It is something that nearly every current student at Albion has faced — the math and writing placement assessments held at the annual Student Orientation, Advising and Registration (SOAR) sessions.
“(The assessments) are anxiety-producing for many students, because no matter what we tell them, they place much more weight on these assessments than they need to,” said Tracey Howard, assistant dean for program development. “You think that this is going to make or break your academic career, and it’s not. Students just internalize that (it will).”
But for next fall’s incoming first-year class, that will no longer be the case, with the removal of both the math and writing placement assessments from the four SOAR sessions on June 2, 4 and 7 and Aug. 19. Instead, students will take both assessments online and receive their results before attending SOAR.
“By being able to take those placements out of the actual SOAR program, I think it will be much less anxiety producing,” Howard said. “It will give them more time to learn about Albion College, about the curriculum at a little slower pace, so they’ll be able to better retain the information.”
Prior to 2007, SOAR events were spread out over two days, but for the last three years, the orientation sessions have been fit into one day to be more convenient for students and their families. The change frees two hours, but because the change was only formally announced on Feb. 19, it is still uncertain what activities will be added, according to Howard.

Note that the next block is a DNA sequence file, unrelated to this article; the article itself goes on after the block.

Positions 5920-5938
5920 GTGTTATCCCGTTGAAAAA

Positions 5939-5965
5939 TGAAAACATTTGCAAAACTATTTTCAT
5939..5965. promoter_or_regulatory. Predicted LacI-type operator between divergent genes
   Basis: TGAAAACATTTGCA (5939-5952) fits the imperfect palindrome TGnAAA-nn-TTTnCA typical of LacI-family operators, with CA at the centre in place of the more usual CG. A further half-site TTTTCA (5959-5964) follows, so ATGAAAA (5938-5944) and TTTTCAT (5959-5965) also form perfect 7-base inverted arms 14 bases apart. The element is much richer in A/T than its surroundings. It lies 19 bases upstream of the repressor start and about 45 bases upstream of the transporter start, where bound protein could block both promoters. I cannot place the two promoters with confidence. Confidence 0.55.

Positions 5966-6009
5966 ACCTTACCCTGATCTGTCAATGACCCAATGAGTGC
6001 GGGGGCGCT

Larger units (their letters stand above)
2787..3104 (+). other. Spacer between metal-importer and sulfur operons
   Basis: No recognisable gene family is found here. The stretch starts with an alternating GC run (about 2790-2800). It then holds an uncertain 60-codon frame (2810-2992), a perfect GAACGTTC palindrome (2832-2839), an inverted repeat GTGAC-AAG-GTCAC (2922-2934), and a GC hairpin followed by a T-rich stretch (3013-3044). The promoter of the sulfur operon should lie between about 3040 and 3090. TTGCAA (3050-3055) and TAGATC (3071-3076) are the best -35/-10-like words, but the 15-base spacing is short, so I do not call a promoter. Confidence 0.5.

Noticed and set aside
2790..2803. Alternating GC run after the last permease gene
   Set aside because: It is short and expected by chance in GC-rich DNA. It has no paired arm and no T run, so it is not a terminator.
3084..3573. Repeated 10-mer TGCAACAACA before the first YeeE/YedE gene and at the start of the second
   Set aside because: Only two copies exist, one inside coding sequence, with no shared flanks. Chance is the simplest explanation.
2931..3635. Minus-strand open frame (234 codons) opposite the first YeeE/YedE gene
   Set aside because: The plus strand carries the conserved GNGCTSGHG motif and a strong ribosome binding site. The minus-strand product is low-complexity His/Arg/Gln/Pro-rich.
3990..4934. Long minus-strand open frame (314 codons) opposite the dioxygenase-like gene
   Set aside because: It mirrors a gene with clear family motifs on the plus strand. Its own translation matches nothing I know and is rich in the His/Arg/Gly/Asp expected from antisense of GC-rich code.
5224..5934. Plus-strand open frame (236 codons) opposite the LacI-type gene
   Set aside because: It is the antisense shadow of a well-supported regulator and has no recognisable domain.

Mark Bollman, math department professor and chair, said that the online math assessment will be similar to its predecessor and vary depending on which classes a student has previously taken.
But Bollman is worried that the change will remove the academic emphasis from SOAR.
“We’ve been drifting away from an academically oriented SOAR to ‘we’re just going to register you for some classes,’ and that’s an issue,” Bollman said. “It seems to me that we’re doing this for the wrong reasons – we’re leaving students with the wrong impression of how academics should be regarded at college.”
The possibility of cheating is also something to consider, according to Bollman, and it is not something that he is quite sure how to address yet.
“What we have is not so much students cheating to do better, as students who don’t want the placement that they’ve got,” Bollman said. “We have students who place into Calc 2 and want to take Calc 1 again.”
Ian MacInness, English professor and chair of the English department, plans to address any possible cheating by providing a timed writing assessment of 30-40 minutes.
“We find that we’re pretty sure that the time limiting factor will mean that we get an authentic sample,” MacInness said. “We want to put them in the best writing class for them possible, so they need to give us the most realistic sample of their writing. What we find is when students they write under pressure, you can get a good diagnostic picture of some of the issues they confront as writers.”
The writing assessment will be administered through the Moodle engine in the college’s CourseWebs site and will offer a variety of topics for students to choose from.